The common ground is that those who live in Christ are wholly separated from every aspect of the pedagogy of the law. The freedom with which Christ has set us free, and the entire source of our ongoing peace and assurance, are based upon our knowledge that what Christ, as we say, enables us to do he actually does in us for himself.

So now we live, not by being forgiven our constant shortcomings, but by being out of the law’s bailiwick altogether; not by imitating Christ, the archetypal practitioner of holy obedience to God’s law, but by burrowing ever deeper into the joy of our free justification, and of our knowledge that Christ himself actually does in us all that his and our Father wants us to do.

Thus the correlating of conscience with the Father’s coded commands and Christ’s own casuistry of compassion need not and indeed should not enter into the living of the Christian life, as antinomians understand it.

The bottom line of all this? The conclusion of the matter? Here, as elsewhere, the reaction of man does not lead to the righteousness of God, but rather obstructs holiness. In God’s family, as in human families, an antinomian attitude to parental law makes for pride and immaturity, misbehavior and folly. Our true model of wise godliness, as well as our true mediator of God’s grace, is Jesus Christ, our law-keeping Lord. (x-xi)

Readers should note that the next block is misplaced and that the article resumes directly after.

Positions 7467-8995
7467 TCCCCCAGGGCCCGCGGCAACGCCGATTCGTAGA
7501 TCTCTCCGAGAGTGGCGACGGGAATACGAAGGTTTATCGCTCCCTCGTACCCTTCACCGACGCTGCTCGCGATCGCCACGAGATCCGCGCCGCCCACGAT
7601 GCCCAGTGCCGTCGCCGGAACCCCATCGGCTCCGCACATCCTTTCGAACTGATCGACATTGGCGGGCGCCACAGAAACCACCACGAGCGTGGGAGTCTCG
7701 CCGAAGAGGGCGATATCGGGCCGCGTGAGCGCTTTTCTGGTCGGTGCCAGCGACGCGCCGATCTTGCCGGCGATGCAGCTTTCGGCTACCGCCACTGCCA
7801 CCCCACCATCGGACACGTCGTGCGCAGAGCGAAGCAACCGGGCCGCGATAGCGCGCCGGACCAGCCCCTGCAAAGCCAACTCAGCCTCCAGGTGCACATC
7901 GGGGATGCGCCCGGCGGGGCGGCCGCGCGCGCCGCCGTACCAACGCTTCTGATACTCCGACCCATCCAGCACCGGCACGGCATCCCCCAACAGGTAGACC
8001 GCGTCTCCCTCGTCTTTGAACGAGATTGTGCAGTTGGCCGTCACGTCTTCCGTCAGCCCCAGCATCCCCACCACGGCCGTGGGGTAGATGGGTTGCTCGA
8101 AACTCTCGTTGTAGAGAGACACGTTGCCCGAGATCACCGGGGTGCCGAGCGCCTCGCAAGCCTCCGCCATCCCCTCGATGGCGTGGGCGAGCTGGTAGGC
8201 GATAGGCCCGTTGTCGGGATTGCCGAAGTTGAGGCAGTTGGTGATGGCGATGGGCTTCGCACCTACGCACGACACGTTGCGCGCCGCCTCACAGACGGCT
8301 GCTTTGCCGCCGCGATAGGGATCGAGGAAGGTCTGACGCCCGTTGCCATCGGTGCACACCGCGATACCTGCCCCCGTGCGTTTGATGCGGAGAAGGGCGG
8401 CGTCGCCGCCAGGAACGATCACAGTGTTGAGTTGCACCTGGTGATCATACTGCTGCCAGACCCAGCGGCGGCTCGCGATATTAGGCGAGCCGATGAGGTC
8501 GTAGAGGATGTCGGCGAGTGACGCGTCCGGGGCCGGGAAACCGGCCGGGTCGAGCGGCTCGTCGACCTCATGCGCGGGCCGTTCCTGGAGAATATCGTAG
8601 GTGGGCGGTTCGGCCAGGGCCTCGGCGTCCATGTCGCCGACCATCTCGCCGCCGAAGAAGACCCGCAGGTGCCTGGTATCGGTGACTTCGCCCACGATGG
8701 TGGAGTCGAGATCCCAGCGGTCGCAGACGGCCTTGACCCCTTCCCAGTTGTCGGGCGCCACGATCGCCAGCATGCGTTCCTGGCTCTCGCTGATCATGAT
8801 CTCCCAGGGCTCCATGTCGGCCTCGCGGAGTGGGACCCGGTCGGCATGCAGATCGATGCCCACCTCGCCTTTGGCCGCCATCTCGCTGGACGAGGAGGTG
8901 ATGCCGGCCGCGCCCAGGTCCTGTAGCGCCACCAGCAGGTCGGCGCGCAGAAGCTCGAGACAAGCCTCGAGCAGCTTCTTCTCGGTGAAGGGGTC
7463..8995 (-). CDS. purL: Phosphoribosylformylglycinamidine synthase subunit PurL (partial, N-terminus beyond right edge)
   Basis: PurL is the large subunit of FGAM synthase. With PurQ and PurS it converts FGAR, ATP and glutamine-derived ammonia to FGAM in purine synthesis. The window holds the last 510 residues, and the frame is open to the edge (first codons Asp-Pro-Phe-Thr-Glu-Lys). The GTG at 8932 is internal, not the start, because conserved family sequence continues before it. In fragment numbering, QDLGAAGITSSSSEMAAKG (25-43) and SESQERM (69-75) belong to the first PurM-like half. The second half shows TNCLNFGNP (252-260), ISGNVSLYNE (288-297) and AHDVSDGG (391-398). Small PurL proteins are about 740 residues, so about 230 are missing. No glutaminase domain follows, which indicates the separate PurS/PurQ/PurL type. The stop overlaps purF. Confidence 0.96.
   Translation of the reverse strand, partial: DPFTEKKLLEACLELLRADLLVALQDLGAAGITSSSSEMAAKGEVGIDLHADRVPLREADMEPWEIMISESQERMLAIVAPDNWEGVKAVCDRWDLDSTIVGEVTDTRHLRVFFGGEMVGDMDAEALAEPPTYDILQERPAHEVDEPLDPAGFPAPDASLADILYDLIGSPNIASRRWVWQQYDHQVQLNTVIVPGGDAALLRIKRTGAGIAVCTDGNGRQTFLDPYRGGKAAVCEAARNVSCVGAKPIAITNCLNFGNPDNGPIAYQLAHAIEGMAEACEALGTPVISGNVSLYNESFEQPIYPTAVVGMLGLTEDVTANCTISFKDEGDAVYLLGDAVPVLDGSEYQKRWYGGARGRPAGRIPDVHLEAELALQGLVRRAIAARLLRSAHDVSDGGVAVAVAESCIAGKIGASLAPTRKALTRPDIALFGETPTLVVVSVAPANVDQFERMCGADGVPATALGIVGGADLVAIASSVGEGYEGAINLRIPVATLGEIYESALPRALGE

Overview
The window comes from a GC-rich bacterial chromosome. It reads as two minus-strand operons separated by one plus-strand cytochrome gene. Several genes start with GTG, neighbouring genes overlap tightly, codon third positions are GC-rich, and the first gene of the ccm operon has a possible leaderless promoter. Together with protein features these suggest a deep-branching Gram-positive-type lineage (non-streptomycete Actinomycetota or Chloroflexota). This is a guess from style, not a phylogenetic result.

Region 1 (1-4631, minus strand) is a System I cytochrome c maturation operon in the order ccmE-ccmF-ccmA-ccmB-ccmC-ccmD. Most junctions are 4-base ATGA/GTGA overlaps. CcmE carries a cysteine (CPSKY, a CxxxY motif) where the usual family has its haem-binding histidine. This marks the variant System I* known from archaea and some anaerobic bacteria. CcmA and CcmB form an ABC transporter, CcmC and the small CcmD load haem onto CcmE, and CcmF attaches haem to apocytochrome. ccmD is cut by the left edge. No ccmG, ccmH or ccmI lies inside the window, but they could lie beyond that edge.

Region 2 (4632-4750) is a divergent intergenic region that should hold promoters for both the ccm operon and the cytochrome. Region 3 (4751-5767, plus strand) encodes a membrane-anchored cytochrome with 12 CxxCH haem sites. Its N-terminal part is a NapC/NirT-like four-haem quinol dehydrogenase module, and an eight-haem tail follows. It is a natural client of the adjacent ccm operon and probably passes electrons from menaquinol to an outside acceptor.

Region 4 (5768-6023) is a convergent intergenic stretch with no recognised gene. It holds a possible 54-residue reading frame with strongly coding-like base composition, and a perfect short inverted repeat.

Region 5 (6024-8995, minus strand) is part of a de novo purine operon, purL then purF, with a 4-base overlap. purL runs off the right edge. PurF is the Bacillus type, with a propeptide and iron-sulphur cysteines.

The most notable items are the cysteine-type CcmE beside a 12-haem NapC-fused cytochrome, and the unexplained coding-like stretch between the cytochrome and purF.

The reason for this post, the reason for Jones’ book, and the reason for Packer’s foreword is to show that antinomianism is not a phantom, a straw man, or an unheard of error in our day. Throughout history we see that the recovery of grace and the triumph of gospel-centrality are often accompanied by confusion surrounding sanctification and less than careful statements about the nature of obedience, the love of God, and human exertion. We need to know our Bibles better, our history, and our confessions. For then we would remember that the moral law is not “contrary to the grace of the gospel,” but does “sweetly comply with it” (WCF 19.7).

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50 thoughts on “Antinomianism: It’s Bigger than You Think”

  1. mark mcculley says:

    toever, A Faire and Easy Way, explains that “John Cotton professed himself unable to believe it possible for a person to maintain that grace works a condition in him, reveals it, makes a promise to it, and applies it to him, and still not trust in the work. Even if a person did not trust in the merit of the work, he still probably would not dare to trust a promise unless he could see a work…”

    “Grace and works (not only in the case of justification) but in the whole course of our salvation, are not subordinate to each other but opposite:as that whatsoever is of grace is not of works, and whatsoever is of works is not of grace.”

  2. mark mcculley says:

    The Precisianist Strain: Disciplinary Religion and Antinomian Backlash in Puritanism to 1638 (Published for the Institute of Early American History and Culture, Williamsburg, Virginia), by Theodore Dwight Bozeman, p 20: